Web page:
Once again, the comments section of last month’s article sparked enough ideas to inspire a whole new article. In this case, someone asked how you let your characters’ cultures shape who they are without creating stereotypes – slow-moving southerners, taciturn Yankees, or excessively polite Canadians?
The obvious answer is that culture isn’t the only influence on your characters. Just show these other elements — education level, childhood trauma, various accidents of birth – at play as well. We’re all a mishmash of all sorts of different influences, and how they work together or against one another is what makes us unique.
But this raises the larger question of how you balance all these elements, showing how they reinforce and undermine one another? How do you turn all these variables into a single, plausible person? I’ve seen too many characters who are the product of a single source — psychopaths with childhoods filled with sex and violence or emotionally needy characters who lost their parents at an early age. While a single influence might occasionally predominate – psychopaths often have abusive childhoods – all your characters need some balance to be individuals.
A lot of writers get around the question by simply basing their characters on people they know. And a lot of good literature can be written this way – Harper Lee’s Dill was Truman Capote, after all. But basing your characters on real people has its limits, besides the risk of having your friends recognize themselves when the book comes out. Even when you base a character on someone you know well, your own imagination is going to have to fill in a lot of the details. If you’re not consciously aware how much of the character you’re supplying, then your characters can easily wind up being mostly you. This gives them a sameness that’s hard for you to see because you’re too close to it.
Of course, many writers are comfortable with having at least their main character be mostly them — a lot of novels start with the question, “What would I do if this happened to me.” And, again, a lot of good books get written this way – I suspect Kinsey Milhone is made up in large part of Sue Grafton. But even if your main character is essentially you, you still have to create a plausible cast of minor characters, and they can’t all be you. One reason Sue Grafton sells as well as she does is that her other characters are as distinct as Kinsey.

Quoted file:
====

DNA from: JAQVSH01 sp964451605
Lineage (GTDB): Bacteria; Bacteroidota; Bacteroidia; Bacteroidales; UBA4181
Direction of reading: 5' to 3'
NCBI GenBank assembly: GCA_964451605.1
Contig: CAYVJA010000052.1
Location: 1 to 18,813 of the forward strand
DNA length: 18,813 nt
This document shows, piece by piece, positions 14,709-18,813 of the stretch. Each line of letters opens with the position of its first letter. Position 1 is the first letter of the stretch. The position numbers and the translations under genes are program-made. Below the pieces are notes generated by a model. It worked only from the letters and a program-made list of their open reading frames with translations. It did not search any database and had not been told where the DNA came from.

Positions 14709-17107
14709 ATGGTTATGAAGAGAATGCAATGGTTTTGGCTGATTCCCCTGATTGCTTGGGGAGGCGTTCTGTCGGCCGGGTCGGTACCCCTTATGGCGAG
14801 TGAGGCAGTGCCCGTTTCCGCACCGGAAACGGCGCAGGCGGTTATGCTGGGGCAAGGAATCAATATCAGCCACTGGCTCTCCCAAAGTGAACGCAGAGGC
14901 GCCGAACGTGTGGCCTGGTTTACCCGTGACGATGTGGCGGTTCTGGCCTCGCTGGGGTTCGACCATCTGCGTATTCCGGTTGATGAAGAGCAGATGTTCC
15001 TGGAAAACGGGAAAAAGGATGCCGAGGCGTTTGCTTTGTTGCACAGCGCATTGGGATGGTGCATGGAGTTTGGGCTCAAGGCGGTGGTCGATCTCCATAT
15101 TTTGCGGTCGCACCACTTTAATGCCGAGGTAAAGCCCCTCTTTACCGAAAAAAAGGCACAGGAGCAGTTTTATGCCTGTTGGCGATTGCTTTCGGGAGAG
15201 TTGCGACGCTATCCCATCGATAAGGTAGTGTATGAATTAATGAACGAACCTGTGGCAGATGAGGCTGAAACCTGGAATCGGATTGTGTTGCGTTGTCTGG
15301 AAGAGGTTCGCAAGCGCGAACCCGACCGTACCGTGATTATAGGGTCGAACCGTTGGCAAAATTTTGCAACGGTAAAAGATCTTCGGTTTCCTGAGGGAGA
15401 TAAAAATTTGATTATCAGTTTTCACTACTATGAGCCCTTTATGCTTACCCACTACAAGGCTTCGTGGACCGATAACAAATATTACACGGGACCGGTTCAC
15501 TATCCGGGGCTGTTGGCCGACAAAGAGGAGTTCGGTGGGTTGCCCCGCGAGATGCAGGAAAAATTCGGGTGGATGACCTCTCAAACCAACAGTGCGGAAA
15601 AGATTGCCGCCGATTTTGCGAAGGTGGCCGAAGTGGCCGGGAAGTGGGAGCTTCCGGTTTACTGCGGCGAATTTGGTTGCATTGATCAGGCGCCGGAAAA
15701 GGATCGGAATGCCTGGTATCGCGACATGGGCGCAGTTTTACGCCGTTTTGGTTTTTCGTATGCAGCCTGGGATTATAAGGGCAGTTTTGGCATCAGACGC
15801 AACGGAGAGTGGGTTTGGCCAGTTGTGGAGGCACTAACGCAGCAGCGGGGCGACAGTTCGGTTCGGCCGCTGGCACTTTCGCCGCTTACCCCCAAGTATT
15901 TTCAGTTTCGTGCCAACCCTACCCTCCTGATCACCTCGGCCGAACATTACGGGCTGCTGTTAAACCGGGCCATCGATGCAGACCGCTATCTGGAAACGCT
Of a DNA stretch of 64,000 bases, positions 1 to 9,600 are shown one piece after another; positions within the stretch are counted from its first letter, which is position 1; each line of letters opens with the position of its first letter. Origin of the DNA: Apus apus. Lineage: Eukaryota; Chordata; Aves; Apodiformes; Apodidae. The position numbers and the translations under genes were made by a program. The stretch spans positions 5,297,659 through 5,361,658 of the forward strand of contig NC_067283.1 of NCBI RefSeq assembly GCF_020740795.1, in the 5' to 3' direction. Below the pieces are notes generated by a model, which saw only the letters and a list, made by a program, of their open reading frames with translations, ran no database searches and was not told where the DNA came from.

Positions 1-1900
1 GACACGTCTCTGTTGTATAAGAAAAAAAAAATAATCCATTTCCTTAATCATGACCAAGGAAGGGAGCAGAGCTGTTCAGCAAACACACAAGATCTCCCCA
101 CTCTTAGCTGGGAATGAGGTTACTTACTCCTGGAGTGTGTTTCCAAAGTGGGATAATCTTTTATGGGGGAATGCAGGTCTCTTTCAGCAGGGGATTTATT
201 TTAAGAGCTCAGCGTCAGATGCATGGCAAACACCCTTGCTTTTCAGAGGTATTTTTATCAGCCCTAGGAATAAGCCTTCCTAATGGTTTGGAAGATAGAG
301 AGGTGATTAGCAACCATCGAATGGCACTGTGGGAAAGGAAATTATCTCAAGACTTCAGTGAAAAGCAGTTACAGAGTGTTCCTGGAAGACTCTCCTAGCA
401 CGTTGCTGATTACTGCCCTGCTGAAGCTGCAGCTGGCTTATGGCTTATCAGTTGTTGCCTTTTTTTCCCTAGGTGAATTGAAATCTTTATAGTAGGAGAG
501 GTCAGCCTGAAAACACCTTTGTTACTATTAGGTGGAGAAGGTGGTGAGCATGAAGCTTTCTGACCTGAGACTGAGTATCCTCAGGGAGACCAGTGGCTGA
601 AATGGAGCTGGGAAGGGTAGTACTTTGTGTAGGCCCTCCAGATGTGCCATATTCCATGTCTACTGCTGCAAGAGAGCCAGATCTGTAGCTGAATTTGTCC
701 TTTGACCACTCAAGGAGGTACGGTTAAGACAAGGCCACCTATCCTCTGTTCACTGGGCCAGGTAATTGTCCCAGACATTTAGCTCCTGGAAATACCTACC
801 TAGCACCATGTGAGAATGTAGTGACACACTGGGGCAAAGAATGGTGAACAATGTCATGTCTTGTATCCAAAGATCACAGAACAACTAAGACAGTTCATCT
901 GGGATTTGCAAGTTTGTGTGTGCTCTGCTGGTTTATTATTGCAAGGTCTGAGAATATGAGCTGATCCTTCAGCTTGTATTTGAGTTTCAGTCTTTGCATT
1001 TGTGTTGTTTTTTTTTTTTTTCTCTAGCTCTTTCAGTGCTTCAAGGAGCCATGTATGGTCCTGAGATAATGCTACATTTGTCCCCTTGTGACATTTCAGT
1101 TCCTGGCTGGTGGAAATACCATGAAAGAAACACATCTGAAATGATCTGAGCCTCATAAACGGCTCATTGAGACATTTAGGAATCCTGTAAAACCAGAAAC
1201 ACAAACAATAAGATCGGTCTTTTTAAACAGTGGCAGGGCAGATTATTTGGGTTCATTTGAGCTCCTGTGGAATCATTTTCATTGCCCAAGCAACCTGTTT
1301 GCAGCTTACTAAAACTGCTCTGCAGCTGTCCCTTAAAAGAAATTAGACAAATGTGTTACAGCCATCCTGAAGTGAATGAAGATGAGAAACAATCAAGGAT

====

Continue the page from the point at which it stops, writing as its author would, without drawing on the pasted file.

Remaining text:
Basing your main character on yourself carries another danger: ego gratification. I see books by a lot of clients whose heroes are brave, intelligent, make all the right moves, save the day, and win romance in the end — fulfilling all the author’s fantasies. And while even this approach has its place – think Bond, James Bond – you’re much more likely to sell if your main character is flawed enough to be sympathetic. Most of us find it hard to look into ourselves and then parade our flaws to our readership.
So how do you take conscious control of the influences that shape your characters? First, a word of warning – don’t overthink this. If you have a character you just know, whose head you can inhabit naturally, don’t mess with that. The time to start thinking about how you build characters is when the ones you have aren’t working. When you reread your manuscript and realize that your characters all feel the same, for instance. Or when you get feedback from critiquers or agents saying that the characters just didn’t grab them. That’s the time to start thinking about where your characters come from.
The place to start is to bear in mind all the different influences that could come to bear on your character. What was their home life like in childhood? How did they do in school? Were they the first one or the last one picked to be on the team? Did they have siblings, and how were they treated relative to them? Did their parents fight about money? What made them what they are?
Remember that character creation can’t be done mechanically – choose one influence from column A and another from column B, spackle over the seams, and call it a person. But there are other ways you can invest your imagination in understanding where your characters come from.
For instance, write a scene from a key moment in your character’s childhood, one that your readers may never see and your character may not even remember. Get into their head when they weren’t yet quite themselves. You can also try interviewing your main characters. Just write out a dialogue in which you ask them questions about their past and how they feel about it.
Or you could write up scenes that have nothing to do with your story, just to see how your characters act when they’re not caught up in the action. Write out the scene of their first kiss, say, or what they do on their day off. Or pick two of your characters, put them together in a stalled elevator, and see how they get along. Spend time with them away from your story. Learn to inhabit their heads.
What I’m suggesting is less a way of creating a character from scratch and more a way of getting to know the characters you’ve created better. As you explore who they are, you may find that they are behaving more like real, individual people. When you put them back into the story you want to tell, they may even start telling you just what their story is.
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